Nationwide suicide prevention program to be implemented at DSU

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Dixie State University will implement Hope Squad, the nationwide suicide prevention program, as hope for students.

The Hope Squad is a proactive program that will aim to prevent suicide and depression problems among students. Its goal is to reduce self-destructive behavior and youth suicide by training, building and creating change in schools and communities. The program consists of students trained to notice suicidal signs in other students by having trustworthy peers serve as Hope Squad members. http://hopesquad.com.

The program was created for high schools in 1998 by a Provo City School District high school principal, Greg Hudnall. He was asked to identify the body of a 14-year-old who had taken his life in a public park next to his high school.

After that experience, Hudnall made a commitment to do everything he could to help prevent suicide in his school district of 14,000 students in Provo. He established the Circles4Hope community suicide prevention model. While the community model helped to reduce the number of suicides, it wasn’t until Hope Squad, the school-based peer leadership program, was implemented that suicides were reduced from one to two a year to over nine years without a suicide, as the History of the Hope Squad says on its website.

After the positive outcomes in many high schools in the nation, Sarah Ramaker, Student body president and a senior dance major from Midland, Michigan, has taken the initiative of starting the program at DSU and build it as soon as possible.

“The program does not have a specific date of initiation, but the process is being made fast,” Ramaker said.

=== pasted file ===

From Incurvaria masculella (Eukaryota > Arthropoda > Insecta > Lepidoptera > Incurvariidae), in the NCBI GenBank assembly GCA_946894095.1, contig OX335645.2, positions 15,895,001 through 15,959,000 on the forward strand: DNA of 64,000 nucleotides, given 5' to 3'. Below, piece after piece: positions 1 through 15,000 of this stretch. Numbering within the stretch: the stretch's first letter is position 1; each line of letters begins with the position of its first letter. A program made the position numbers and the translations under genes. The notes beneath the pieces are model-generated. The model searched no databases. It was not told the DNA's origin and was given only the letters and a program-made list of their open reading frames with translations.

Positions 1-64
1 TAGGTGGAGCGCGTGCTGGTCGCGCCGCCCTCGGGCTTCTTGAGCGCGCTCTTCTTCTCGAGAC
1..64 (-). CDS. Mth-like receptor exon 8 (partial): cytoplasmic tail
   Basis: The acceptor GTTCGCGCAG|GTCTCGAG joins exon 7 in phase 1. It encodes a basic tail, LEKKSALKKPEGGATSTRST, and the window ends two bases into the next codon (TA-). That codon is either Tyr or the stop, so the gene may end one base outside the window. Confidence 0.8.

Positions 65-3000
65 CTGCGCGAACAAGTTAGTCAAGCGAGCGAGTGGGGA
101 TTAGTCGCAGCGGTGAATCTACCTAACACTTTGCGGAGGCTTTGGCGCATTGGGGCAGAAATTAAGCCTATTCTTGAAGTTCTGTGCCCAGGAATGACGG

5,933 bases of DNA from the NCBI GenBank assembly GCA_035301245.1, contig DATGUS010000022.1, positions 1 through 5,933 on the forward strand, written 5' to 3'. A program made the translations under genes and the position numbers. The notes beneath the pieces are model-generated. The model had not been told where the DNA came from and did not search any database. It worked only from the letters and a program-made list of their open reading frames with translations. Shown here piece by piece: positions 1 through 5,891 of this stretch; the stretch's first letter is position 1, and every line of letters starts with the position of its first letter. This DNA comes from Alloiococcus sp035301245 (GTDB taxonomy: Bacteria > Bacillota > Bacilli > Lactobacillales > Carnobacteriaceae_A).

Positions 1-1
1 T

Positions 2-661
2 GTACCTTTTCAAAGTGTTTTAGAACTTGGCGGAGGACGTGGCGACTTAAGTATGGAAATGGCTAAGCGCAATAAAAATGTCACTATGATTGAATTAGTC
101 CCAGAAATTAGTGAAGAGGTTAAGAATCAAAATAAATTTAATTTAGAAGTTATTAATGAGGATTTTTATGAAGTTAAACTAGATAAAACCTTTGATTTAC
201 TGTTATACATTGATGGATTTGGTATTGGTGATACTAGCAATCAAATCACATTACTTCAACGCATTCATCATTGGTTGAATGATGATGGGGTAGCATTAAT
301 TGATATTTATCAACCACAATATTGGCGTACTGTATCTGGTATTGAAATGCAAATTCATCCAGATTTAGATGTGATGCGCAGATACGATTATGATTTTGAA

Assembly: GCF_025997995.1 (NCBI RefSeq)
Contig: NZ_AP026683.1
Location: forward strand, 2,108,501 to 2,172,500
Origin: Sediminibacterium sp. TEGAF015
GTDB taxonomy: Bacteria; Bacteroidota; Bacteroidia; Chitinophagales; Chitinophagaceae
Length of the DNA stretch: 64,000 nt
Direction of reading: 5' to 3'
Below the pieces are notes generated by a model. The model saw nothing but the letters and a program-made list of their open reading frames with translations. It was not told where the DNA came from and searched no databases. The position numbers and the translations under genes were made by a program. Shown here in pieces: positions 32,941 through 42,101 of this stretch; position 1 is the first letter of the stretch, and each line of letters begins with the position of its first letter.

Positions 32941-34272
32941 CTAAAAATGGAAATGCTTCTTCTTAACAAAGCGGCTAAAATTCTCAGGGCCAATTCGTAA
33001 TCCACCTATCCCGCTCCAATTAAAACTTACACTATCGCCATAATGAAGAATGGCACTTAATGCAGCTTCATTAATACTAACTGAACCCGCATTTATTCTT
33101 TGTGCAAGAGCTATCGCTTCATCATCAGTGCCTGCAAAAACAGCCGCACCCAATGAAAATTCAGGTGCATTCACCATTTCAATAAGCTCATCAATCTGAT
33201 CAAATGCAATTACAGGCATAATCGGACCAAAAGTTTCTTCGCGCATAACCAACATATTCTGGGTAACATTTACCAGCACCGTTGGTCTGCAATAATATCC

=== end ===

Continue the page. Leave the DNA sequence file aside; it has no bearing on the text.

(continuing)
Dean of Students Del Beatty said that the reason why we have decided to start the program, and we like it so much, is because of the QPR training which stands for Question, Persuade and Refer, that teaches members step by step how to answer the proper questions and give the right advice,” 

“Since Ramaker has reached out to the founder of the program, we are glad DSU has been the first school selected by Greg Hudnall, founder of the Hope Squad, to be the pioneers of what a Hope Squad looks like at a university level,” Beatty said.

Beatty said the program will be a resource for students. Senators will reach out to the academic departments and find the students that could be part of the Hope Squad.

The students who are nominated will be trained by academic advisers on how to recognize suicide warning signs and act upon those warnings to break the code of silence, which is when individuals do not speak up about their suicidal intentions.

The book called Hope Squad has steps that its members will go through as far as to empower the students who struggle with depression to seek help and save a life. Hope Squad members are not taught to act as counselors, but rather, are educated on how to recognize signs of suicide contemplation and how to properly and respectfully report this to advisers. As the book says, Hope Squads will build positive relationships among peers and faculty in schools to facilitate acceptance for students seeking help.

“Suicide is a current problem, not just in Utah, but everywhere in the nation, and we want to help prevent this at our school,” said Luke Kerouac, director of student involvement and leadership. “The purpose of it is to help students with situations right now. We all know someone that has attempted with their lives and deal with depression problems, and it is phenomenal for our school that we can start something as big and as helpful as the Hope Squad program.”

According to the final objective of the Hope Squad program, Hope Squads will work to change community perceptions of mental health by creating awareness about suicide and the tools available to prevent suicide.

“People from all over the nation will look up at our school to see what a Hope Squad looks like,” Ramaker said. “The coolest part about the program is the people that will help students will be other students and not just advisers.”